French artist Gerald Gorridge will come back to Ha Noi in November with a new exhibition of cartoons featuring portraits of Vietnamese and French people.
Manh Song (Pieces of Lives) is the fruit of collaboration between five Vietnamese and French artists. After Ha Noi, the exhibition will move to the Angouleme International Comics Festival in January 2014.
Gorridge works at the Casterman Editions and has been teaching the art of drawing cartoons at the L'Ecole Superieure de l'Image d'Angouleme in France for 20 years. He talks with Culture Vulture about the project and his love for Viet Nam.
What have you done so far to ‘produce' the exhibition?
To prepare for the upcoming exhibition, we organised three workshops. Two workshops have already been held in Ha Noi since last November and the last one will take place this November [before the exhibition is held].
We, French and Vietnamese artists, have met mostly at L'Espace - the French Institute – to discuss the project. After each meeting, we come back to our house to work on individual works. I would like to take this opportunity to thank the French Institute in Ha Noi and the region Poitou-Charentes (where I live), which co-financed the project.
Why do you want to portray people using cartoons?
Portraiture has been my personal passion since the publication of my book Les Fantomes de Ha Noi (Ghosts of Ha Noi).
While cartoons are very developed in France, cartoon portraits are still rare. And I know that portraiture is absent from Vietnamese cartoons.
As an artist, I've always wanted to try to be more adventurous and experimental while staying simple and accessible to the public. It's important for me to make the public discover that we can create good stories that are inspired by real life, not based on imagination.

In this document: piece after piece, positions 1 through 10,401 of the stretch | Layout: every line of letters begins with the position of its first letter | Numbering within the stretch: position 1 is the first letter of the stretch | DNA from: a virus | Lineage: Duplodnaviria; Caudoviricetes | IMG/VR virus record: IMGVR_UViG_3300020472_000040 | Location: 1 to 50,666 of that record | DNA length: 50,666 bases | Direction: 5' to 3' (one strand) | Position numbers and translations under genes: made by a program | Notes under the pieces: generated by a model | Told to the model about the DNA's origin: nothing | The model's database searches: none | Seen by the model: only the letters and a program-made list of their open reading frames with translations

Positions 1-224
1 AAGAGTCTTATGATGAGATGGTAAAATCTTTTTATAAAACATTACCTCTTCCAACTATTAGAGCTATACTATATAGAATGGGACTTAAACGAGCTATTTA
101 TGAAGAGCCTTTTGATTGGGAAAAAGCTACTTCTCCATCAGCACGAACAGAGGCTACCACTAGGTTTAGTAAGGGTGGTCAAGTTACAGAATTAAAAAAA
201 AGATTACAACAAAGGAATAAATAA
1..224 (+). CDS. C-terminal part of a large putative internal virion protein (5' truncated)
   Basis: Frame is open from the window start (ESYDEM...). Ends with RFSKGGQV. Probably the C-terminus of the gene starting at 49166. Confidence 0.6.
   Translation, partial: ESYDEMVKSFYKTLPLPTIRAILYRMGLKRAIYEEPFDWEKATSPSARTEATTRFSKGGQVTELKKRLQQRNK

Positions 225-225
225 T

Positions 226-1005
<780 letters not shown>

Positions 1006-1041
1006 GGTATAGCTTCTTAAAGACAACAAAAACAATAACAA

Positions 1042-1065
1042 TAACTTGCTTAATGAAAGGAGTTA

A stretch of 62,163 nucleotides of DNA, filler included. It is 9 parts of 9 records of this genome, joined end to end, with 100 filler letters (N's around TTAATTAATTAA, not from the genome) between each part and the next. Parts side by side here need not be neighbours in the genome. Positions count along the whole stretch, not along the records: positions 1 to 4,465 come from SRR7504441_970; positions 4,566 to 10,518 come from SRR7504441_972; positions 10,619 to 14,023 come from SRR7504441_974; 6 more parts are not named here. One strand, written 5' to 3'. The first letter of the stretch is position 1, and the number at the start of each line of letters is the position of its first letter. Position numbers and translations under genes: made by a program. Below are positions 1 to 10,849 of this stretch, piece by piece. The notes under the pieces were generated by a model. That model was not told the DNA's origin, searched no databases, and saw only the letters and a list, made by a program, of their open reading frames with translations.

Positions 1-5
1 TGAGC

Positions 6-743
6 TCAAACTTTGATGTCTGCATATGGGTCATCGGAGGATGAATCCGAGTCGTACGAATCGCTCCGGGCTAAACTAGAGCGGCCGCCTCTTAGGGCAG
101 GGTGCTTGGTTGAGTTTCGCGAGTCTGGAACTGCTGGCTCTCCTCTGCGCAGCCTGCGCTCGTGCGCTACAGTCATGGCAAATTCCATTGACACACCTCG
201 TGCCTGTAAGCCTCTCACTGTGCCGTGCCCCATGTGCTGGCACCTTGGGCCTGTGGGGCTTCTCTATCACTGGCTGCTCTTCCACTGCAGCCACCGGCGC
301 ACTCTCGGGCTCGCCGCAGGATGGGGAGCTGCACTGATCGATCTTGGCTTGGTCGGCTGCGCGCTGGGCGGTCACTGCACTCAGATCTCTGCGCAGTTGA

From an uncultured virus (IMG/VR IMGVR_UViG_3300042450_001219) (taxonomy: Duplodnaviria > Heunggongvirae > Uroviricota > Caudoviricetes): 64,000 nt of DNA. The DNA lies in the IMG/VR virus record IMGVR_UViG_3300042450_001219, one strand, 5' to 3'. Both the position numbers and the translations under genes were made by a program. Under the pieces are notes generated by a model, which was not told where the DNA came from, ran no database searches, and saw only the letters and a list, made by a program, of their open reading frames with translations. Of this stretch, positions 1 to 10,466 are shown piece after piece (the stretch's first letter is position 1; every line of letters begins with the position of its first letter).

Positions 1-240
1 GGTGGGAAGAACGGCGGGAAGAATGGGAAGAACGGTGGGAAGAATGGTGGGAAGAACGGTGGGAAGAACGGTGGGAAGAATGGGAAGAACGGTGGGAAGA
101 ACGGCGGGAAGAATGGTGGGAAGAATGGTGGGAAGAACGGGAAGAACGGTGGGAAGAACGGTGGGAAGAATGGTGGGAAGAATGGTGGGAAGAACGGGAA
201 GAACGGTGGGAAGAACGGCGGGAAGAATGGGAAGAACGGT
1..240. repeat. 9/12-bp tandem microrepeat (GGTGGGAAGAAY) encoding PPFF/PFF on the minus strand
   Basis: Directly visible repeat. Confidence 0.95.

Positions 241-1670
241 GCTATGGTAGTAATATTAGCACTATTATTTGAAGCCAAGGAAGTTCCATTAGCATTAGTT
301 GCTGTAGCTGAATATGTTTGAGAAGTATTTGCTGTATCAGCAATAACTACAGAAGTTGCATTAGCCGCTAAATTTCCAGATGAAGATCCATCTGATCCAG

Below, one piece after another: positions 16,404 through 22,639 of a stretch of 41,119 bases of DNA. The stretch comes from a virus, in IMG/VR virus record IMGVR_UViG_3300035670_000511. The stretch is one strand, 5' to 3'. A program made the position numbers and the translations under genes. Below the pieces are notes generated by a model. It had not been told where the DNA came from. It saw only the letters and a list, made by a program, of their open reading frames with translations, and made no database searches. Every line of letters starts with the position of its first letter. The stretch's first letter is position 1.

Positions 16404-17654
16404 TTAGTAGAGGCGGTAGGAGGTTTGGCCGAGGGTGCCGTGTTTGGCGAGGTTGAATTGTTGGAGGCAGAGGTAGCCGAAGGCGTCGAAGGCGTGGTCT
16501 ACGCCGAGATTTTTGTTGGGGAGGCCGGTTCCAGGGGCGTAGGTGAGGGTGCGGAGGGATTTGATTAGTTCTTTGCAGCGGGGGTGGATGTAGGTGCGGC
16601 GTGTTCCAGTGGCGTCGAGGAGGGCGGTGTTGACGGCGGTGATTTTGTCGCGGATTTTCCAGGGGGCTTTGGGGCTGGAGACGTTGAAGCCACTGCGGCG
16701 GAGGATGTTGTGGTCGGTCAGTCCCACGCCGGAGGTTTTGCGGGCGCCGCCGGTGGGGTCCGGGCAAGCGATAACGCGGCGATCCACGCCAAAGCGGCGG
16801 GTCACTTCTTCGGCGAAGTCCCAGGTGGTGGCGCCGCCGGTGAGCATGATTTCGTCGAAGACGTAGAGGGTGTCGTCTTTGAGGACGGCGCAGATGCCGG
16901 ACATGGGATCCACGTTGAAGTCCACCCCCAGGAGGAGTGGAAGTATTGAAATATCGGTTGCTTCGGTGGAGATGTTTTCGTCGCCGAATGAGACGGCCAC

Who are the Vietnamese artists participating in the project?
They are young but talented. The most well-known are Nguyen Thanh Phong (Nha Nam Publishing House) and Nguyen Thi Mai Hoa (Kim Dong Publishing House).
Each person in the group chose to make a portrait of someone living in Ha Noi, whether in the past or the present.
For example, Phong made a portrait of a participant in the game show Who Wants to be a Millionaire, Hanh made a portrait of a young Vietnamese teacher of French and Linh Rab talks about how French-Vietnamese tour operator Fredo Binh adopted a little monkey from a mountainous region.
Two Vietnamese artists of this group will take part in Angouleme International Comics Festival, to be held in France in January 2014 as one of the events celebrating the Viet Nam Year in France.
Which story will you bring to the exhibition?
I will talk about a little story that I love about the origins of Viet Nam's pho (noodle soup). It has been always my favourite food in Viet Nam. I think it is the food that is most adapted to the conditions here.
I make portraits of two people – French chef Didier Corlou and a Vietnamese girl named Hoa – through their different visions on the origin of pho.
I am convinced that pho is an French-Vietnamese invention, one of the strongest reminders of colonial influence. Pho was not mentioned before the arrival of French people. The cartoons depict a meeting between Hoa and the French chef in his restaurant La Verticale, on Ngo Van So Street. They discuss their ideas about the origins of pho. I drew on extensive research about Indochina as well as my own gastronomic experience in pho restaurants in Ha Noi. The end of the story will be surprising.
Will Viet Nam inspire your next project?
Gastronomy is also the theme of my next book project in Viet Nam. The book will use text, photos, drawings and cartoons to talk about gastronomic creations in the north of Viet Nam. I am very excited about that. My latest books, including Les Fantomes de Hanoi and Riviere des Parfums (Perfume River), were the fruit of several trips to Viet Nam. — VNS